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WASHINGTON, D.C. - U.S. Solicitor General Theodore B. Olson today announced that he will resign his office in July and return to private practice.

In a letter to President George W. Bush, he wrote: “It has been an enormous privilege for me to serve you and the United States as Solicitor General, and to work with you, Vice President Cheney, Attorney General Ashcroft and the many other outstanding men and women in your Administration. The opportunity to represent the United States before the Supreme Court of the United States, to supervise the appellate work of the United States in the federal courts of the United States, to be a part of the splendid team that you and Attorney General Ashcroft have assembled in the Department of Justice, and to work with the outstanding lawyers in the Office of the Solicitor General, has been exciting, inspiring and, at times, breathtaking. I cannot imagine a more rewarding or fulfilling personal or professional experience.”

Ted Olson was nominated by President Bush on February 14, 2001, confirmed by the U.S. Senate, and took the oath of office as the 42nd Solicitor General on June 11, 2001. Under his leadership, the Solicitor’s Office had an extraordinary record of success before the Supreme Court.

“Ted Olson is not only one of the most accomplished lawyers to ever hold the office of Solicitor General, he is among the finest individuals it has been my privilege to know,” said Attorney General John Ashcroft. “Ted is a dedicated patriot who brought unbridled energy and enthusiasm, along with brilliant legal acumen and peerless dedication to his office and to Justice. He provided invaluable, wise counsel to me, to the President, to the Court, and to the nation. His judgment and legal skill have greatly benefited the American people in so many ways, but particularly in our fight against terror.”

In thanking the President and Attorney General, Olson said, “I am also deeply indebted to you for your courage, judgment, leadership and perseverance in conducting the battle against the terrorists who attacked our people and our country on September 11, 2001 and in strengthening America’s defenses, and all of its citizens, from future such attacks. I understand that this struggle will be long and arduous, but you have been strong and resolute in setting the nation on the right - and vitally necessary - path.”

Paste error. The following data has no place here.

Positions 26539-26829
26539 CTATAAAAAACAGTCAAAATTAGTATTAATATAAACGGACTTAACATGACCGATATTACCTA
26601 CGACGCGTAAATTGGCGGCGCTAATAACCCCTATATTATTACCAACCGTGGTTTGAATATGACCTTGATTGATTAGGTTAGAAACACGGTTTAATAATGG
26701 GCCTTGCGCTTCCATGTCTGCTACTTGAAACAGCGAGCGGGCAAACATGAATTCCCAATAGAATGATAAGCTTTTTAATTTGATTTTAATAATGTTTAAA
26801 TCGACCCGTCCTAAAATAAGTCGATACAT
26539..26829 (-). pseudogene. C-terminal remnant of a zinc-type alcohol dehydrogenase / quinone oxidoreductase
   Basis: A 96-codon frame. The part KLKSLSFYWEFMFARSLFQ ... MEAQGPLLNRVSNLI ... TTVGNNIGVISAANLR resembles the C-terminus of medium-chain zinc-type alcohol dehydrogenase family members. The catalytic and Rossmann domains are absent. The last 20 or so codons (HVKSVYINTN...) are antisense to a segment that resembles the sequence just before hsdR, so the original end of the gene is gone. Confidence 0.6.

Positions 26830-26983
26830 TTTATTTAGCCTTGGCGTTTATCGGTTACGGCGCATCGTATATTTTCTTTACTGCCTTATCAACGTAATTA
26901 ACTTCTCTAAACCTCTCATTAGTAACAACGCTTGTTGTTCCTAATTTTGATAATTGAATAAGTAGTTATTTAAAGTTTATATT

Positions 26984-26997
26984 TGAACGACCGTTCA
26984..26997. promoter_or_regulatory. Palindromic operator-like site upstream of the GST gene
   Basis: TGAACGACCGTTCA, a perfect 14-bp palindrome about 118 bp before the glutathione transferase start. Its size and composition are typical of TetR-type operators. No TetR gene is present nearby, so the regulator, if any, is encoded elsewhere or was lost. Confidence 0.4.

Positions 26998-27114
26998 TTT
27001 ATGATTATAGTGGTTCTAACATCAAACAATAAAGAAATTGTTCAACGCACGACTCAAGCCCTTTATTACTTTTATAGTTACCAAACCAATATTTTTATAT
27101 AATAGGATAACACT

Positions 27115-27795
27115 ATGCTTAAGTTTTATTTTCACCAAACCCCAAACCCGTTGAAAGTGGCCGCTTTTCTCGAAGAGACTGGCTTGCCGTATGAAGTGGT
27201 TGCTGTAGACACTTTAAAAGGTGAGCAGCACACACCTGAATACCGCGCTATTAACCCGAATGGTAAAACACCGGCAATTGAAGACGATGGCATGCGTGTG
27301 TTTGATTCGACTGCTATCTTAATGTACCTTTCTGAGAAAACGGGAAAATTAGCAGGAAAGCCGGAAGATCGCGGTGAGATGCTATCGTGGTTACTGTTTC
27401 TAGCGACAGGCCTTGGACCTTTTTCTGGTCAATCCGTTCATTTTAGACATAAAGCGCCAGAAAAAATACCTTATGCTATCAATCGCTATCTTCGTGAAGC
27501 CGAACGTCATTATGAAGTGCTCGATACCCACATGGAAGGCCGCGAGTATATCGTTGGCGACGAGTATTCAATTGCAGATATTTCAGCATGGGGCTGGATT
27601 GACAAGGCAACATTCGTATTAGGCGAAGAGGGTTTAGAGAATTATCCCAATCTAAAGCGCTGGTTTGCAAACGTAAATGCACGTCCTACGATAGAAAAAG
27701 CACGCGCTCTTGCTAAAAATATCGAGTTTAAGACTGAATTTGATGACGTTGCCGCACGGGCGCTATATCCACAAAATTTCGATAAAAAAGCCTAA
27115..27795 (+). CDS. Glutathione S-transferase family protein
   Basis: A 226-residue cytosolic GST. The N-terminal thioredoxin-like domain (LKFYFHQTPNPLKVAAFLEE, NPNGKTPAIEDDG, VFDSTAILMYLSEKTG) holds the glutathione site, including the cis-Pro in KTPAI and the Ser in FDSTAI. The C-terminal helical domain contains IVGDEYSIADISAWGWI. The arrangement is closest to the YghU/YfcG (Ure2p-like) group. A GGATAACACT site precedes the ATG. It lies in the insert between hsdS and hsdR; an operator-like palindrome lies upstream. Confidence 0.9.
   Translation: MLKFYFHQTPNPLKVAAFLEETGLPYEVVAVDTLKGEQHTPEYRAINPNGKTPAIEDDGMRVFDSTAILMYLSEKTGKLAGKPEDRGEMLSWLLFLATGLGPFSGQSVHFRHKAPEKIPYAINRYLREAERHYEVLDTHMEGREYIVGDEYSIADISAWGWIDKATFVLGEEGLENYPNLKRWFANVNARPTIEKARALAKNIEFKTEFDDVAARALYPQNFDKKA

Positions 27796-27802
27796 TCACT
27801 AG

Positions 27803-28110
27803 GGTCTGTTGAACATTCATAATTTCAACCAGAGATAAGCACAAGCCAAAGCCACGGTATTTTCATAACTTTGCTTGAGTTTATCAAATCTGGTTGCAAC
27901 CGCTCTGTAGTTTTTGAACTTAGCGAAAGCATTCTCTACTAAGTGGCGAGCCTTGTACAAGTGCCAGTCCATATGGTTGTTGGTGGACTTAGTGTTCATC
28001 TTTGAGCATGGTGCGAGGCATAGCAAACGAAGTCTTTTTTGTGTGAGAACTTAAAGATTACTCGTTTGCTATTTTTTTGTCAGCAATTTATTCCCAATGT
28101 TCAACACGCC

Before joining the federal government, Mr. Olson worked as a partner in the Los Angeles office of Gibson, Dunn & Crutcher, where he practiced constitutional, media, commercial and appellate litigation. Mr. Olson served President Reagan as Assistant Attorney General for the Office of Legal Counsel from 1981 to 1984. After completing his service as Assistant Attorney General, Mr. Olson returned to Gibson, Dunn & Crutcher, in its Washington, D.C. office, engaging in the practice of constitutional and appellate law and general litigation, and served as Partner-in-Charge of that office, on the firm's Executive and Management Committees and as co-chair of the firm's Appellate and Constitutional Law Practice Group. Before rejoining the Justice Department in 2001, he successfully represented candidates George W. Bush and Dick Cheney in the Supreme Court Bush v. Gore cases involving the 2000 presidential election.

Mr. Olson is a Fellow of both the American College of Trial Lawyers and the American Academy of Appellate Lawyers. He has written and lectured extensively on appellate advocacy, oral advocacy in the courtroom and constitutional law.

Mr. Olson was born in Chicago, Illinois, and was educated in public schools in California. He received his bachelor's degree cum laude from the University of the Pacific in Stockton, California, where he received awards as the outstanding graduating student in both journalism and forensics, and his law degree from the University of California at Berkeley (Boalt Hall), where he was a member of the California Law Review and Order of the Coif.



As Solicitor General, Ted Olson participated in 26 arguments before the Supreme Court. He won 20 of the 23 that have been decided to date (with 2 additional arguments outstanding; one was dismissed with no decision on the merits), including: the Cleveland school voucher case, the child online protection act, the campaign finance law, the Pledge of Allegiance, and the Vice President’s energy task force case. In terms of actual cases, some of which were consolidated for oral argument, the Solicitor General argued 45 cases, winning 37 of the 41 cases decided to date (with 3 additional cases outstanding; one was dismissed with no decision on the merits).

The Office of the Solicitor General has had a remarkably successful three years, both in terms of successful rulings, as well as in participation levels before the Supreme Court.